Impulse Control Disorder

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by antliu
Last updated 5 years ago

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Impulse Control Disorder

Impulse Control DisorderImpulse control disorder is an ongoing inability to resist impulses to perform actions that are harmful to oneself or others. These are the six categories that are most commonly reconized: intermittent explosive disorder , kleptomania, pyromania, compulsive gambling disorder, trichotillomania, and some that are not specified.


Symptoms: Kleptomania is the recurrent failure to resist urges to steal items that you generally don't really need. Many people with kleptomania live lives of secret shame because they're afraid to seek mental health treatment. Treatment: Although there's no cure for kleptomania, treatment with medication or psychotherapy may be able to help end the cycle of compulsive stealing.


Symptoms: This disorder is the uncontrollable urge to keep gambling despite the toll it takes on your life. If you're prone to compulsive gambling, you may deplete savings, accumulate debt, or even resort to theft or fraud to support your addiction.Treatment: Although treating compulsive gambling can be challenging, many compulsive gamblers have found help through professional treatment.

Compulsive Gambling

Symptoms: This is a disorder that involves recurrent, irresistible urges to pull out hair from your scalp, eyebrows or other areas of your body, despite trying to stop.Hair pulling from the scalp often leaves patchy bald spots, which causes significant distress and can interfere with social or work functioning. Treatment: Cognitive-behavioral therapy and medications have helped many people reduce their hair pulling or stop entirely.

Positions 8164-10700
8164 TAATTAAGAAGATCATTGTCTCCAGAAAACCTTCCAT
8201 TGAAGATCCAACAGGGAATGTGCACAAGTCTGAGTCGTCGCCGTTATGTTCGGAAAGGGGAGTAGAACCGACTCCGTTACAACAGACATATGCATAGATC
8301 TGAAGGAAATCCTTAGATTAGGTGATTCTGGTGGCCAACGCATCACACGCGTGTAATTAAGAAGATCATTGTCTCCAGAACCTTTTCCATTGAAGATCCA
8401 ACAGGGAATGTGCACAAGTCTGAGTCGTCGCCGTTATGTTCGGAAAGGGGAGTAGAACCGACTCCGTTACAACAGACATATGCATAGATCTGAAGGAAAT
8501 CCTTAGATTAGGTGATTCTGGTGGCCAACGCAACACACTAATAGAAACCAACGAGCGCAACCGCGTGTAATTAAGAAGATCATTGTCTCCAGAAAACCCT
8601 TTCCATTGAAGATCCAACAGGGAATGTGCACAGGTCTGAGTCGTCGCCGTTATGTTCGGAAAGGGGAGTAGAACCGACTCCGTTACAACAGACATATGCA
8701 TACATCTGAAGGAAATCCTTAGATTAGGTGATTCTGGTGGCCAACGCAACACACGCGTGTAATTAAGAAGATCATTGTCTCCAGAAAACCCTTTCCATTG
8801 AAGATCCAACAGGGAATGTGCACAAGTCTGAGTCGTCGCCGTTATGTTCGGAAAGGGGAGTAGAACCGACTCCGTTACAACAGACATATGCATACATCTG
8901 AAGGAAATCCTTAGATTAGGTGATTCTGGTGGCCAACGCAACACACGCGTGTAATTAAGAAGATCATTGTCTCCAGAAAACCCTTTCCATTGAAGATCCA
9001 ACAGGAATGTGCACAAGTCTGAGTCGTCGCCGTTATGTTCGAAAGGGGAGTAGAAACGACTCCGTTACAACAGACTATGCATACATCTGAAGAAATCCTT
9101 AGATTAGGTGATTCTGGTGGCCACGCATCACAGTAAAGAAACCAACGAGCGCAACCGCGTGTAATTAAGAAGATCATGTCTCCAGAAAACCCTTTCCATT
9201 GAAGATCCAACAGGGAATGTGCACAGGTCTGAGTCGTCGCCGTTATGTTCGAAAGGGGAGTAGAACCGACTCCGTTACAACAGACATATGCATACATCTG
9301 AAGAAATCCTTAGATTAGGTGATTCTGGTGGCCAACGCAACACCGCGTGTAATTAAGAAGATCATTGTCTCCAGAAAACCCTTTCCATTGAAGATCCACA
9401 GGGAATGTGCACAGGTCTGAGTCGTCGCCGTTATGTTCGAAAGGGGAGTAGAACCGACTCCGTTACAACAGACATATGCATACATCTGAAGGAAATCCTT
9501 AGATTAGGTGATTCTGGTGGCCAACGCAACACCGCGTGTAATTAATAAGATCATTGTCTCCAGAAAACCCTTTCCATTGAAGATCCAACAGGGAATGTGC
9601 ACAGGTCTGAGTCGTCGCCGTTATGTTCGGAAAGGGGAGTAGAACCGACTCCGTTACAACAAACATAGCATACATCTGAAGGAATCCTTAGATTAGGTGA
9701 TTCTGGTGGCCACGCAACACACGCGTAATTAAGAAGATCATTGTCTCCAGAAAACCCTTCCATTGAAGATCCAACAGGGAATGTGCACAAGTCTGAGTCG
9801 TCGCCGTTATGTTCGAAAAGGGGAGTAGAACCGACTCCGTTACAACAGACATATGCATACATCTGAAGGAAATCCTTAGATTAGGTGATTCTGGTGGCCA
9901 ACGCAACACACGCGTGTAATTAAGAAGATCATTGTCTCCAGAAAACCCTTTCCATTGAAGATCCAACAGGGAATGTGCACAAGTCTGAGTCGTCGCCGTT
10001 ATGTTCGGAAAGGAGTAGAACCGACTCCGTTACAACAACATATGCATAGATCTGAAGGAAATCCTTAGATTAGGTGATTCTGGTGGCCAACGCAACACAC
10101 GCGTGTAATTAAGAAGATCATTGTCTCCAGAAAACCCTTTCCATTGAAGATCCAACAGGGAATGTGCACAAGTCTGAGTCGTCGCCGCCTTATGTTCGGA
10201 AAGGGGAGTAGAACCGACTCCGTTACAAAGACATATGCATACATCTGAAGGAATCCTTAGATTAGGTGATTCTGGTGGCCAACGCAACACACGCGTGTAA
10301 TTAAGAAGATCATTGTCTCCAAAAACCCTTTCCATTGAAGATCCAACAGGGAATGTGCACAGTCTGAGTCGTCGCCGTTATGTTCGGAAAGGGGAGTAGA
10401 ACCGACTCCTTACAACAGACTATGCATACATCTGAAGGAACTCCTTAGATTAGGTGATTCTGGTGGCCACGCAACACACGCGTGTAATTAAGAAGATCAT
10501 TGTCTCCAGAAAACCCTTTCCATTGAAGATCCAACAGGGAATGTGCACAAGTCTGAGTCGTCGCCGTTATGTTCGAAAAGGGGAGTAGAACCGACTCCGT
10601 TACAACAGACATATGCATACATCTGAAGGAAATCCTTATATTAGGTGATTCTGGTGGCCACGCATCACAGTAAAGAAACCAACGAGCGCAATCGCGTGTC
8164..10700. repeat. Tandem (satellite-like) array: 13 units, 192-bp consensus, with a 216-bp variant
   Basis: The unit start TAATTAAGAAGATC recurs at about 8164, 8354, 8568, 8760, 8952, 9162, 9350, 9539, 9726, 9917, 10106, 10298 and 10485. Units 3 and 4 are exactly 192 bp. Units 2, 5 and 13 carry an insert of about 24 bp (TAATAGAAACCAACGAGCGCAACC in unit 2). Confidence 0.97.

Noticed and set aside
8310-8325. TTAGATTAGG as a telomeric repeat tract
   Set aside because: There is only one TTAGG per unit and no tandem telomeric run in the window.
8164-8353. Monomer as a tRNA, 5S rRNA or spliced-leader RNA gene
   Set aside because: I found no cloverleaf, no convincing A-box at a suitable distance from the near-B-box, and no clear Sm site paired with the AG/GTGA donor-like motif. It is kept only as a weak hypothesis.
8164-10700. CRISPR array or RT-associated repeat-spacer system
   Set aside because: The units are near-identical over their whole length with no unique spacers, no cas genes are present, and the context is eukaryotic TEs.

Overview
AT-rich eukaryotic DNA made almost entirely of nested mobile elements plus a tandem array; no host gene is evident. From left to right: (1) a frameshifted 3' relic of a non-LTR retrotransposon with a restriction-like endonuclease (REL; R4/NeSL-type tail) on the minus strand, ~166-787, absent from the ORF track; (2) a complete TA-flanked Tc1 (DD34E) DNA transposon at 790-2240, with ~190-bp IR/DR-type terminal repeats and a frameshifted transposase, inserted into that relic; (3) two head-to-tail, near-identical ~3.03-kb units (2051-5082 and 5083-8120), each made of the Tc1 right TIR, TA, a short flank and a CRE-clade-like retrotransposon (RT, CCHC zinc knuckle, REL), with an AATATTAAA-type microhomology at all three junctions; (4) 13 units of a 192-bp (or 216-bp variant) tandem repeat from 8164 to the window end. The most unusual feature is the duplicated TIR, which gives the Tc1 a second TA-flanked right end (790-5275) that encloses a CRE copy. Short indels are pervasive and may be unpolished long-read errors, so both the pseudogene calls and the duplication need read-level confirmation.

Symptoms: This is a disorder where patients purposeful set things on fire more than one occasion. Tension occur before the act, and pleasure, gratification, or relief is felt while setting fire.The fire setting is not done for monetary gain, it is to express anger or vengeance, to improve one’s living circumstances, in response to a delusion or hallucination.Treatment: Case-management approach appears to be more useful for a child. Medication and long-turm insight-oriented psychotherapy is recomended for adults.


Intermittent Explosive Disorder

Symptoms: This disorder involves repeated episodes of aggressive, violent behavior or angry verbal outbursts in which you react grossly to a situation, like domestic abuse, throwing or breaking objects. Later, people with IED feel remorse, regret or embarrassment.Treatment: medications and psychotherapy can help you control your aggressive impulses.



1.Addictions to alcohol or drugs2.Compulsive eating disorders3.Paraphilias sexual fantasies and sexual behaviors involving non-human objects or suffering4.Pathological skin picking5.Compulsive buying6.many other unspecified

What causes it?1.neurotransmitters2.inherited genetic factors3.Disruptive and violent childhood experiences4.action that temporarily relieves tension and stress5.learned

How many are affected?Pathological Gambling-1 to 3% Kleptomania-less than 1%Trichotillomania-1 to 4%Pyromania-less than 1%Intermittent Explosive Disorder- 4 to 5% of the general population.


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